By Ed Benjamin
The world has many makers of electric bikes, motor scooters, scooters, and motorcycles, as well as the components and of course, larger vehicles. These companies may be in Europe, India, China, Korea, Taiwan, Japan, Israel, Russia, or elsewhere. They often look at the USA market, and believe that it is very large, quite affluent, and feel that they must find a way to sell into the USA. At eCycleElectric, we hear from such folks nearly every week.
Most of these companies are inexperienced at doing business in the USA, as well as having insufficient capital to create a USA office. So they look for a USA partner as the solution to both problems.
Since many of these companies have experience in Europe, where the many countries, languages, and cultures result in a need for many, relatively small, distributors, they often believe that the USA must be full of small classic importers / jobbers, who are looking for product to buy (paying up front) and distribute - handling all the details of conforming to USA business, and making no changes to the product. And hopefully speaking the language of the exporter as well.
These exporters / manufacturers know that the real success for them is if the USA distributor can establish their company name as a successful brand name in the USA market.
So they look for their ideal distributor - a major retail chain, a bike brand, a motorcycle brand, a jobber, or maybe a start up that will focus on their product. One that will pay for all inventory up front, and handle all details of USA business, such as owners manual, insurance, returns and regulatory issues. And one that will not ask for changes in product, absorb currency fluctuations, and have other attractive attributes.
But there are some problems. Most USA distributors believe that they can serve the entire USA, and fear that any other distributors will lead to margin killing price competition - so they demand an exclusive for the entire USA.( In fact, it is a very big task to serve the entire USA, maybe too big for most distributors in the early days.) The USA is much larger in geography and sales volume than any other consumer market, and it is in fact one country, with one language for business, and one set of laws - making it both a big opportunity, and a big challenge.
Additionally, most USA distributors believe that for them to make the big effort to establish a new product in the USA, they must be the owners of the brand name - requiring them to insist that the product will be distributed under their brand name, not the manufacturer's. And they also worry that a new product from a new supplier may bring problems that will tarnish their brand name.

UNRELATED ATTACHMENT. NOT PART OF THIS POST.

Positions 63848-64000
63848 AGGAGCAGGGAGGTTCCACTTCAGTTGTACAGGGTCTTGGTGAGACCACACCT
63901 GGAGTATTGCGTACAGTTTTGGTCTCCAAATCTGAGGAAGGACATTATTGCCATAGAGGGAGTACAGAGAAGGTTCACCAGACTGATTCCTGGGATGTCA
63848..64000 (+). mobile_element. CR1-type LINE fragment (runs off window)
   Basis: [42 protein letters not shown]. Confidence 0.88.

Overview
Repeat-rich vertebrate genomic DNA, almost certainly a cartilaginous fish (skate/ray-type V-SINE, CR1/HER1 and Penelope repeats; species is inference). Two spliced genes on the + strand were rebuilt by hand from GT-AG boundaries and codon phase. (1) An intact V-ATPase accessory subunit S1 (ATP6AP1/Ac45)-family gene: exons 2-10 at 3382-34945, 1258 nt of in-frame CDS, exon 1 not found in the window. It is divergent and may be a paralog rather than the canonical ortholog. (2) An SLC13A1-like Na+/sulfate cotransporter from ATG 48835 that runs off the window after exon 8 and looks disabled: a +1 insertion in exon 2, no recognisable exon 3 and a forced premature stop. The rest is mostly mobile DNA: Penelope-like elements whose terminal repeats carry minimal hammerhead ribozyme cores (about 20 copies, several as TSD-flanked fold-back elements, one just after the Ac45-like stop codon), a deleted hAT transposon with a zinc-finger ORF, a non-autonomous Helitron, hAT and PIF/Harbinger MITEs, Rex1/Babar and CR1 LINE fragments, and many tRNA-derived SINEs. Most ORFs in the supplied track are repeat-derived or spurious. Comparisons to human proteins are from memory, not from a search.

As for money, most established distribution in the USA has learned that they can reduce their risk and capital requirements by shifting costs and inventory financing onto their supplier - requiring long payment terms, and insisting that the exporter / manufacturer be responsible for unsold inventory, quality problems, and many of the costs of distribution. Chargebacks, service fees, and 180 days payment terms - after the goods are sold - are ideas that surprise and dismay the exporters, but are common among USA retail chains and distributors.
Since many, or most of the electric bike / scooter / motor scooter / motor cycle / DIY Kit makers at this time are relatively small and straining their capital base already, these conflicting requirements and wants of the potential product maker, and the potential USA distributor usually result in an impasse.
Rarely, a special connection, such as family or passion for a product, or luck will lead to a distribution relationship that suits both parties. When this happens, it can be great.
The place to find such special connections is with young companies, often start ups, that are lightly capitalized, and have not yet established extensive reach into channels of distribution. The exporters / manufacturers that can be successful in the USA need to have a truly special product, the ability to finance some or all of the inventory, and a willingness (in both directions) to adapt and communicate.
And this is never easy for either company. But as one successful exporter to the USA once observed: "It took us a long time and a lot of money. But now we have more business in the USA than we will ever have in Europe. And in Europe we had to do the same work, but many times for the many countries."
Sometimes, companies like eCycleElectric (www.eCycleElectric.com) can help find the special connection. Many times it takes a bit of luck.